HPAC Magazine

Insights on refrigerant flammability and safety

May 16, 2017 | By Spencer Fuller

After the Montreal Protocol began the phase-out of chlorofluorocarbon (CFC) refrigerants in 1987, the HVAC industry began to test alternative refrigerants. Since then, the industry’s primary concern has been “safety first.” This does not mean just environmental safety, but also safety for people who handle refrigerants or who are near equipment containing refrigerant.
Currently, the HVAC/R industry is tackling the third paradigm shift in refrigerant chemistries – the first, went from CFCs to hydrochlorofluorocarbons (HCFCs), the second, from HCFCs to hydrofluorcarbons (HFCs), and now the third, from HFCs to hydrofluoroolefins (HFOs), HFO blends, and other low-GWP formulations. Each change in chemistry has reduced the atmospheric lifetime of the refrigerant molecule in question by an order of magnitude. For example, the atmospheric lifetime for CFC-12 is 100 years, HFC-134a, 13 years, and HFO-1234yf, 10 days.
Refrigerant molecules that rapidly degrade have less impact on the environment. But rapid decomposition in the atmosphere is another way of saying that the refrigerant oxidizes quickly and, therefore, is more likely to be flammable under certain conditions. Moreover, more reactive chemicals tend to be more toxic. As a result, the industry is committed to thoroughly investigating the safety of today’s fourth-generation refrigerants.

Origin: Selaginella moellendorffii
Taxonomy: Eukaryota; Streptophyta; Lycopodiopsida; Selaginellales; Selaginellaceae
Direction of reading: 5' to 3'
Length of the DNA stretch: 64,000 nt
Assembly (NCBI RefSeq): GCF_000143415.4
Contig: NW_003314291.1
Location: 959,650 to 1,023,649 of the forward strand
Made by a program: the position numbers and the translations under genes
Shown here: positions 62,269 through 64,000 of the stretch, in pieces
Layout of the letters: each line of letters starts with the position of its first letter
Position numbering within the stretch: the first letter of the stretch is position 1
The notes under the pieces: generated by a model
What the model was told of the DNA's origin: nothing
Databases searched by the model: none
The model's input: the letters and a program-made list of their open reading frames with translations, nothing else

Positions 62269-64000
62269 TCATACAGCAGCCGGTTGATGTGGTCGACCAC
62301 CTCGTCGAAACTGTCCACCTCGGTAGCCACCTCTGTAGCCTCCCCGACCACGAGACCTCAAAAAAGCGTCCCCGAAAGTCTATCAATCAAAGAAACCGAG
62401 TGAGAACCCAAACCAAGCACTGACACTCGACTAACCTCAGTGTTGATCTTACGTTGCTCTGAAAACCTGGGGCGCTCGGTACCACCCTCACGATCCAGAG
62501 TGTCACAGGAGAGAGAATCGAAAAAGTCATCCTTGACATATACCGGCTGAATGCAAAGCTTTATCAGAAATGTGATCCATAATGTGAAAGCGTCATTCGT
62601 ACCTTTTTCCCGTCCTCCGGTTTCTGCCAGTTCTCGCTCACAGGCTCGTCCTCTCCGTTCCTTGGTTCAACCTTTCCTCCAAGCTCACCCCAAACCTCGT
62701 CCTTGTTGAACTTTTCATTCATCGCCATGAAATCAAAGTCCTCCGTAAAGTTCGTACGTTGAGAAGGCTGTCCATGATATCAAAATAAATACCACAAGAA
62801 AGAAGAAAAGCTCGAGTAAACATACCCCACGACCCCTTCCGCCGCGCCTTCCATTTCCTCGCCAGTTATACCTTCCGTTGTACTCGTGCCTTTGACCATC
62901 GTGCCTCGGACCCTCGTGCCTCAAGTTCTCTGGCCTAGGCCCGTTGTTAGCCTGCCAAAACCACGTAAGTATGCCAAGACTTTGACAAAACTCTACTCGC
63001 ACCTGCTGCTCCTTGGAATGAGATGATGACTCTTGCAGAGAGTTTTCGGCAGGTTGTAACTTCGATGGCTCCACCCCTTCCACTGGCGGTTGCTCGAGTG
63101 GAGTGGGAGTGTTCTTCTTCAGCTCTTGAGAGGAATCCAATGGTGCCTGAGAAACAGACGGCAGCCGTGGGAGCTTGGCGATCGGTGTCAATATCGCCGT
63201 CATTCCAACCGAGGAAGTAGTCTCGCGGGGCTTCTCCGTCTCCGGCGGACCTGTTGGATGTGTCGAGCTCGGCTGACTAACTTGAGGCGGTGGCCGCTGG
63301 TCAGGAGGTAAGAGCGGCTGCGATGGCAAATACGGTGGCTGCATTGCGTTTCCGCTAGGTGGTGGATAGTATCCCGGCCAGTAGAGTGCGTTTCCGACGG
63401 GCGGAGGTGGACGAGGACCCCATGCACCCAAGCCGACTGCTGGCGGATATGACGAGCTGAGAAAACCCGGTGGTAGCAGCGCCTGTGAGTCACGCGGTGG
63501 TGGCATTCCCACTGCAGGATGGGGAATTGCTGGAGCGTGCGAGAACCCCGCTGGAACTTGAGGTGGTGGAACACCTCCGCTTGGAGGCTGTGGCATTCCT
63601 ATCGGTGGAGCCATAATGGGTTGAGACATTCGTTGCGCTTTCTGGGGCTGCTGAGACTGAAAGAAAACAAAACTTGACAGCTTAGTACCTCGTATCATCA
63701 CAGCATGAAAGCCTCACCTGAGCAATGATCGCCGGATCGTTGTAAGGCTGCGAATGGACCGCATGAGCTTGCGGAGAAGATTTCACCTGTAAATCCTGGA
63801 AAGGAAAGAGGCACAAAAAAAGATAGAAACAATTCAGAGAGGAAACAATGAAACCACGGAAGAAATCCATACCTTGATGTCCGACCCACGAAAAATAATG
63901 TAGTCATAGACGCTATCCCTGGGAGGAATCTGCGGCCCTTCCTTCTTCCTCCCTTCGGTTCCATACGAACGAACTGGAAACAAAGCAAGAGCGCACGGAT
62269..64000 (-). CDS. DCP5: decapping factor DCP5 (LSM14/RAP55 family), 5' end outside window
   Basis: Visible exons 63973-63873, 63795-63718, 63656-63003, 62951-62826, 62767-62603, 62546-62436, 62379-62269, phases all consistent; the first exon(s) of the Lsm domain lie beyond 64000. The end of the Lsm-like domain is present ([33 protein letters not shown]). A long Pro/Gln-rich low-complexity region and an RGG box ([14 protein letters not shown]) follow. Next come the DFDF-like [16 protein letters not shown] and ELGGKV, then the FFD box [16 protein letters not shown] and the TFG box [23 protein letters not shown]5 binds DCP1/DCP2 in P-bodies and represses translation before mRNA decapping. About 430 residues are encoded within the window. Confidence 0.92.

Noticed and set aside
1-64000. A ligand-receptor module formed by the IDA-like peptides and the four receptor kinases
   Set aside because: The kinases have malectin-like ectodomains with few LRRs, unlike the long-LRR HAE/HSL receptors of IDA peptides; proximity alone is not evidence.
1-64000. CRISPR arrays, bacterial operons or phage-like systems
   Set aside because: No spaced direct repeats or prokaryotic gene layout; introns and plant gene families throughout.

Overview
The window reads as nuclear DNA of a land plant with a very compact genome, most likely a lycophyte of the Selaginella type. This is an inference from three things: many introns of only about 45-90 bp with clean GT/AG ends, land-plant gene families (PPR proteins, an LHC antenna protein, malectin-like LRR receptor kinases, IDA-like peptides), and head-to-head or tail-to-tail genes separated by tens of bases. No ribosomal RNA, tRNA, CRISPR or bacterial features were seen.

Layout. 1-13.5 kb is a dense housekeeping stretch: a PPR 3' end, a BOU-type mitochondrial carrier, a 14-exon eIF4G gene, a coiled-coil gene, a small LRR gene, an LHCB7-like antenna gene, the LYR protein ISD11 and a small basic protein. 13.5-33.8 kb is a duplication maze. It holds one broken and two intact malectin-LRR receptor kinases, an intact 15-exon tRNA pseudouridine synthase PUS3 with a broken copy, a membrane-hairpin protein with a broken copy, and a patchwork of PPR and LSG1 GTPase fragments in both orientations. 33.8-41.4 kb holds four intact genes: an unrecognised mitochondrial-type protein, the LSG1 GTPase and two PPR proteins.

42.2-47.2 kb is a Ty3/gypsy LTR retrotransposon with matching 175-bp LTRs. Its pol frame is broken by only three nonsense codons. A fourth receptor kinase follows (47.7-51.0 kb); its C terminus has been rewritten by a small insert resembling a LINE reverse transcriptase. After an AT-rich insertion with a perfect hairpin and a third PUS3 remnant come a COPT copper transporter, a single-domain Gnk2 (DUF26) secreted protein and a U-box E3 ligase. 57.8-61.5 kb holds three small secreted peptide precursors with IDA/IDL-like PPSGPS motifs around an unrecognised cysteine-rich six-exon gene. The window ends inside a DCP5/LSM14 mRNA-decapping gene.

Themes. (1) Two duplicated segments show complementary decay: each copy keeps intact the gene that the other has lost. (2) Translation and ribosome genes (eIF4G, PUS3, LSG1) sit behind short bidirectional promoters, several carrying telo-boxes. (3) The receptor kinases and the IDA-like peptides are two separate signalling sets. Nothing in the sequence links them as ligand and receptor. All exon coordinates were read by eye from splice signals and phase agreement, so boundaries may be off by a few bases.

HVAC/R equipment manufacturers contribute to industry research organizations such as the Air-Conditioning, Heating, and Refrigeration Institute (AHRI) and the American Society of Heating, Refrigerating, and Air-Conditioning Engineers (ASHRAE). But we also financially contributed to dedicated research into how to safely apply the new class of refrigerants.
Making this transition is not without its challenges. First, several of the fourth-generation refrigerants are mildly flammable, and a subset of those has a higher toxicity rating (see Figure 1).
ASHRAE Standard 34 classifies refrigerant flammability and toxicity. Letters A and B designate lower and higher toxicity. A number system denotes the level of flammability, with 1 for none, 2 for low and 3 for higher flammability. In practice, the flammability and toxicity and classifications are combined to indicate the general safety of the refrigerant. For example, HFC-134a is classified A1.
For third-generation transitional refrigerants, the optional classification of 2L was created to indicate slight flammability. Compared to Class 2, Class 2L substances burn slower and are more difficult to ignite and sustain a flame.
Underwriters Laboratory listing UL 1995 (issued jointly by Canadian Standards Association) pertains to HVACR applications. It is being revised in accord with international standard IEC 60335-2-40 to include A2L refrigerants.
Indeed, research, certifications, regulation and implementation take time. It is important to be right, not quick, to ensure this transition is made safely.
The use of A2L refrigerants affects equipment standards, building and fire codes, construction practices, manufacturing processes, material handling and life safety procedures – all of which must be updated to ensure refrigerants can be used safely. Safety remains the primary objective and cannot be compromised.